Now, to add perspective projection, first we have to define a camera: I will place my camera at (0, 0, cameraZ), I will call “perspective” to the distance from the camera to the canvas. I will consider my canvas is in the x/y plane, centered at (0, 0, cameraZ + perspective). Now, each sampled point will be projected into the canvas:

```var pX, pY,  // projected on canvas x and y coordinates
perspective = 350,
halfHeight = canvas.height / 2,
halfWidth = canvas.width / 2,
cameraZ = -700;

for (a = 0; a < 1; a += .001) {
for (b = 0; b < 1; b += .01) {
if (point = surface(a, b)) {
pX = (point.x * perspective) / (point.z - cameraZ) + halfWidth;
pY = (point.y * perspective) / (point.z - cameraZ) + halfHeight;
context.fillStyle = "rgb(" + point.r + "," + point.g + "," + point.b + ")";
context.fillRect(pX, pY, 1, 1);
}
}
}```

This results in: Z-buffer

A z-buffer is a pretty common technique in computer graphics, useful to paint points closer to the camera on top of points that have been painted further to it. It works by maintaining an array with the closer z drawn per pixel of an image. This is the visualized z-buffer of the rose, with black as far to the camera, white close to it.

The implementation:

```var zBuffer = [],
zBufferIndex;

for (a = 0; a < 1; a += .001) {
for (b = 0; b < 1; b += .01) {
if (point = surface(a, b)) {
pX = Math.floor((point.x * perspective) / (point.z - cameraZ) + halfWidth);
pY = Math.floor((point.y * perspective) / (point.z - cameraZ) + halfHeight);
zBufferIndex = pY * canvas.width + pX;
if ((typeof zBuffer[zBufferIndex] === "undefined") || (point.z < zBuffer[zBufferIndex])) {
zBuffer[zBufferIndex] = point.z;
context.fillStyle = "rgb(" + point.r + "," + point.g + "," + point.b + ")";
context.fillRect(pX, pY, 1, 1);
}
}
}
}```

Let’s rotate the cylinder

You can use any vector rotation method. In the case of the rose I used Euler rotations. Let’s implement a rotation around the Y axis:

```function surface(a, b) {
var angle = a * Math.PI * 2,
length = 400,
z = b * length - length / 2,
yAxisRotationAngle = -.4, // in radians!
rotatedX = x * Math.cos(yAxisRotationAngle) + z * Math.sin(yAxisRotationAngle),
rotatedZ = x * -Math.sin(yAxisRotationAngle) + z * Math.cos(yAxisRotationAngle);

return {
x: rotatedX,
y: y,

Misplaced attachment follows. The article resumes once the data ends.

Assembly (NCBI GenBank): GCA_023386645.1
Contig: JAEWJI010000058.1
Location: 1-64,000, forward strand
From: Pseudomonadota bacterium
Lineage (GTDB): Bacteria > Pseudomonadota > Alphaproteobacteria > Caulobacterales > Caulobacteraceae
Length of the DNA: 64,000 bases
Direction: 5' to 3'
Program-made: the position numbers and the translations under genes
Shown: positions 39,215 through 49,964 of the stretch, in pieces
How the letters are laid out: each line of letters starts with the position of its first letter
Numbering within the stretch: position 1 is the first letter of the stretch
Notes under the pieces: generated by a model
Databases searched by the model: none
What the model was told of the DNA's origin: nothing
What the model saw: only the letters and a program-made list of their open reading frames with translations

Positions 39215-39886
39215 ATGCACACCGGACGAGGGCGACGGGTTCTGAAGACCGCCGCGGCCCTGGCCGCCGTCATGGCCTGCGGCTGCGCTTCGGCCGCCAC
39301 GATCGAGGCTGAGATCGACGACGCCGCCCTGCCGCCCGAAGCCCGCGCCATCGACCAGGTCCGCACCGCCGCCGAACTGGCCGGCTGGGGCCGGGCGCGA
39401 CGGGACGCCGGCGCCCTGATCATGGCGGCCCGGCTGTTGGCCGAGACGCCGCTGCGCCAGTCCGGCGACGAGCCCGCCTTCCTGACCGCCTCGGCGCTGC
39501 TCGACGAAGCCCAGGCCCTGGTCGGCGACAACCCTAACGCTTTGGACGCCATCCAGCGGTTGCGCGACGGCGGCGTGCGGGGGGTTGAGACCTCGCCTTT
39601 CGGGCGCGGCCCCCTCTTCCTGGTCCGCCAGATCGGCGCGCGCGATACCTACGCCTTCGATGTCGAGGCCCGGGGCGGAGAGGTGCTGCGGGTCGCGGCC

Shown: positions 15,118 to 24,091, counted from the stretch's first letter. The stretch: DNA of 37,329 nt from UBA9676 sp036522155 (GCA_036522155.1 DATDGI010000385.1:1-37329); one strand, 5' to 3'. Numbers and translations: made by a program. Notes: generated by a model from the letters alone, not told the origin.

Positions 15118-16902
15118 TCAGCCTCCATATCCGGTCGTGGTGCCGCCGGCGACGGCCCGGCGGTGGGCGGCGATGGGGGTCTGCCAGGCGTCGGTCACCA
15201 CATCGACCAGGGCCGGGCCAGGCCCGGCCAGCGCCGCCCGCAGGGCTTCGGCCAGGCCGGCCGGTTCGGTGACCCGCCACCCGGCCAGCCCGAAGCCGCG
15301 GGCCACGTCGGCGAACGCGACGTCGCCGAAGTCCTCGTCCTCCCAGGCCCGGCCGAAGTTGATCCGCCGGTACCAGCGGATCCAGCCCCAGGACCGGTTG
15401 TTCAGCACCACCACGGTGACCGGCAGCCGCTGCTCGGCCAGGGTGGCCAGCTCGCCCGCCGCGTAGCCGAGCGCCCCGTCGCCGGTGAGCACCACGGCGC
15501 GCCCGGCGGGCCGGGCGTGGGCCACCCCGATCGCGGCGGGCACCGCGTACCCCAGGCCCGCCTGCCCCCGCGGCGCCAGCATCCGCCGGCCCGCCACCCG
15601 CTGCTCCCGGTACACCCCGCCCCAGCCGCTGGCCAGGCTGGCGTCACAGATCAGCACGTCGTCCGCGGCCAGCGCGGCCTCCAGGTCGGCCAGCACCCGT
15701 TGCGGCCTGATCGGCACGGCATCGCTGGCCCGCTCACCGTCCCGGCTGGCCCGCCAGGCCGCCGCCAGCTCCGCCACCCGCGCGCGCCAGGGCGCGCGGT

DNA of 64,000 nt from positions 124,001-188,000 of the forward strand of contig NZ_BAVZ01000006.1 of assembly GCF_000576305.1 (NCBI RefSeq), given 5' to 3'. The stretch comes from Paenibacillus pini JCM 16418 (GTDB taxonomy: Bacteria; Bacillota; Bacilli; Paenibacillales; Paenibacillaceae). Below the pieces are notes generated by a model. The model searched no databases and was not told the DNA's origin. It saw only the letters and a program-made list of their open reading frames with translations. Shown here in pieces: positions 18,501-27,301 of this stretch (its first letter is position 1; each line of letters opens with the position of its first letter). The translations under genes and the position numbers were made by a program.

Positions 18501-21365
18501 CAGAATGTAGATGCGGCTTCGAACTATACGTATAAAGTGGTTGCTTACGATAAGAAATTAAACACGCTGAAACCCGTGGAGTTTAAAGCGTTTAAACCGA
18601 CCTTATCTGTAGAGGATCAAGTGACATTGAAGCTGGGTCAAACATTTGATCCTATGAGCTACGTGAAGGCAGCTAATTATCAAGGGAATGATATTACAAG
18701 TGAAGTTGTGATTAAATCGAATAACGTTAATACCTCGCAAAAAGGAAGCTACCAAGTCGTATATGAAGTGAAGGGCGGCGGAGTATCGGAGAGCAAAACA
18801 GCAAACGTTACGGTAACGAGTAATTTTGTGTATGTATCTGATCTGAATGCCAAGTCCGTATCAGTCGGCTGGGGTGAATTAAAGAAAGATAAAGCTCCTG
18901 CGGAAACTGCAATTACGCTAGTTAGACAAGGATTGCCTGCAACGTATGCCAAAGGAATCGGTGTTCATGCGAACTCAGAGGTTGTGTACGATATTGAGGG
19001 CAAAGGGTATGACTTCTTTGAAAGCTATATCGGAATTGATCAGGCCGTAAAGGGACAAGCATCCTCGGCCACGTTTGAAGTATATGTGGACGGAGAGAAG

z: rotatedZ,
r: 0,
g: Math.floor(b * 255),
b: 0
};
}```

Result: Monte Carlo sampling

I’ve been using during the article interval based sampling. It requires the setting of a proper interval for each surface. If the interval is big, it render fast but it can end with holes in the surface that has not been filled. On the other hand, if the interval is too little, the time for rendering increments up to prohibitive quantities.

So, let’s switch to Monte Carlo sampling:

```var i;

window.setInterval(function () {
for (i = 0; i < 10000; i++) {
if (point = surface(Math.random(), Math.random())) {
pX = Math.floor((point.x * perspective) / (point.z - cameraZ) + halfWidth);
pY = Math.floor((point.y * perspective) / (point.z - cameraZ) + halfHeight);
zBufferIndex = pY * canvas.width + pX;
if ((typeof zBuffer[zBufferIndex] === "undefined") || (point.z < zBuffer[zBufferIndex])) {
zBuffer[zBufferIndex] = point.z;
context.fillStyle = "rgb(" + point.r + "," + point.g + "," + point.b + ")";
context.fillRect(pX, pY, 1, 1);
}
}
}
}, 0);```

Now, a and b parameters are set as 2 random values. Sampling enough points, the surface will be complete filled this way. I’m drawing 10,000 points each time and then letting the screen update thanks to the interval.

As a side note, the full filling of a surface is only ensured if the pseudorandom number generator is of good quality. In some browsers, Math.random is implemented with a linear congruential generator, and this may lead to problems with some surfaces. If you are in the need of a good PRNG for sampling, you can use high quality ones like Mersenne Twister (there are JS implementations for it), or the cryptographic random generators available in some browsers. It is also very advisable to use low-discrepancy sequences.

Final notes

To complete the rose, each part of the rose, each surface, is rendered at the same time. I added a third parameter for the function that selects the part of the rose to return a point from. Mathematically it is a piecewise function, where each piece represents a part of the rose. In the case of the petals, I used rotations and streching/deformation to create all the petals. Everything is done with by mixing the concepts exposed in the article.

While sampling explicit surfaces by sampling is a very well known method, and one of the oldest methods for 3d graphics, my approach of piecewise/Monte Carlo/z-buffer has been probably very few times used for artistical purposes the way I did. Not exactly very innovative, and not useful in real life scenarios, but it fits very good in the context of js1k where simplicity and minimal size are desirable.

With this article I really hope to inspire readers interested in computer graphics to experiment and have fun with different rendering methods. There is a whole world in graphics, and it is amazing to research and play on it.